An Egg Harbor Township therapeutic horseback riding nonprofit that closed last year is still in the process of distributing nearly $82,000 in assets, tax documents show.
In September, the Atlantic Riding Center for Health's board of trustees abruptly sold its Asbury Avenue facility to a private individual, Mays Landing resident Robert J. Orchard, for $400,000. The nonprofit, founded in 1988 to provide riding lessons to the disabled, reported no profit from the sale.
Former clients and riders still question the circumstances behind the sale and how the proceeds were used, as ARCH's board has largely been silent. Federal law requires defunct nonprofits to distribute their remaining assets to other nonprofits after all debts are paid.
According to the nonprofit's 2012 IRS form 990 tax return, which was obtained through a Freedom of Information Act request, ARCH's board awarded $74,000 in grants last year and ended the year with more than $82,000 in assets.
MaryAnn Wagner, the board member who oversaw the sale, said the decision to sell was made because of competition from a neighboring facility and mounting expenses that cut into the facility's operating budget. In 2011, the year before the sale, the nonprofit reported an operating loss of nearly $68,000 on its tax return.
"It wasn't a cheap thing to run," she said. "There were leaks in the barn, it needed a new roof - the place needed work and attention."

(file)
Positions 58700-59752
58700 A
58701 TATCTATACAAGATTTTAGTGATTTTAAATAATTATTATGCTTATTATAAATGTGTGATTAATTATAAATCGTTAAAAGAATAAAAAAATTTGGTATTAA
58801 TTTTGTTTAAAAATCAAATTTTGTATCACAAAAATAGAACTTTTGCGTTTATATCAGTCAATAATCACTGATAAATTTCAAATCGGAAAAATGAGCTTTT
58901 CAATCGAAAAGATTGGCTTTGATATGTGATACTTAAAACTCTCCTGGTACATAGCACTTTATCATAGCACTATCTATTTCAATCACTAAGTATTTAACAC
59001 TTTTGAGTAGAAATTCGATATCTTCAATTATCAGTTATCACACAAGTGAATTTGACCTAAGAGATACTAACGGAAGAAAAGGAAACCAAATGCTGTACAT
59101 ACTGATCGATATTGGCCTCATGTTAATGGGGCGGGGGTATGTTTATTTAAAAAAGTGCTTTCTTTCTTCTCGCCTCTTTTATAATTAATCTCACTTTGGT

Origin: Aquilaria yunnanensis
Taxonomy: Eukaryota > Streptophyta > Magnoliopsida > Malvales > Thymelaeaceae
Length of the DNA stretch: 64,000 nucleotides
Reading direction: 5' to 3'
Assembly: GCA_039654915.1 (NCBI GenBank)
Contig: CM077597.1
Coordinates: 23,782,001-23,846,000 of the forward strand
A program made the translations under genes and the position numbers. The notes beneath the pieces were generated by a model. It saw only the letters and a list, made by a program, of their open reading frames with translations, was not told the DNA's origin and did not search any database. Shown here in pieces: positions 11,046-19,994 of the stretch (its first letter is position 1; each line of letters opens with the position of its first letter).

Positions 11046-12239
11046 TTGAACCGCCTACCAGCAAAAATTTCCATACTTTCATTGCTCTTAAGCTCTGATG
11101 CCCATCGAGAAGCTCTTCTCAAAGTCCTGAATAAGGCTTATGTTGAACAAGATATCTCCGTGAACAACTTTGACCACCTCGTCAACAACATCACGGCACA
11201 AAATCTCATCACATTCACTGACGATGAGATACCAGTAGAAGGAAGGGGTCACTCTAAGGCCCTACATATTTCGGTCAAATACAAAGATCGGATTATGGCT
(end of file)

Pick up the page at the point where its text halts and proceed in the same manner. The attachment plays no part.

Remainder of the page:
Other members, including board attorney Robert Reilert, refused to comment on the closing or its aftermath. Reilert also refused to make available the latest tax return, which was filed in April, despite IRS requirements.
"I don't feel any compulsion to speak with you, and neither does anyone else on the board," he said.
Board President Anne Cancelmo did not respond to repeated requests for comment.
According to deeds on file with the Atlantic County Clerk's Office, the nonprofit paid $70,000 in 1995 to acquire much of the 13-acre parcel off Asbury Avenue. The next year, it paid $1 to Atlantic City Electric for another parcel. The county does not have a mortgage on file.
The nonprofit reported $422,300 in proceeds from the sale of assets last year, but also claimed more than $785,000 in costs and expenses. That resulted in a net loss of nearly $363,000. According to the IRS, nonprofits can claim costs related to the sale, depreciation of property and improvements made between the initial purchase and the sale.
Wagner said the board is still working this year to distribute the remaining assets - more than $82,000 as of Dec. 31, 2012 - to other nonprofits. She said groups who help animals are given preference, although she could not provide a list of charities that received funds. The tax documents do not specify who received the grants, information the IRS does not require to be reported.
"We have some money left," she said. "We want to make sure everyone's paid and everything's done. The money was dispersed correctly."
As of July 11, the IRS still listed ARCH as an eligible tax-exempt organization.
Regardless of how the sale took place and where the money went, former instructors and riders are still puzzled by how quickly the nonprofit dissolved.
Diane Macknis, 65, of Yardley, Pa., had been taking her autistic son John, 31, to ARCH since he was 12 years old.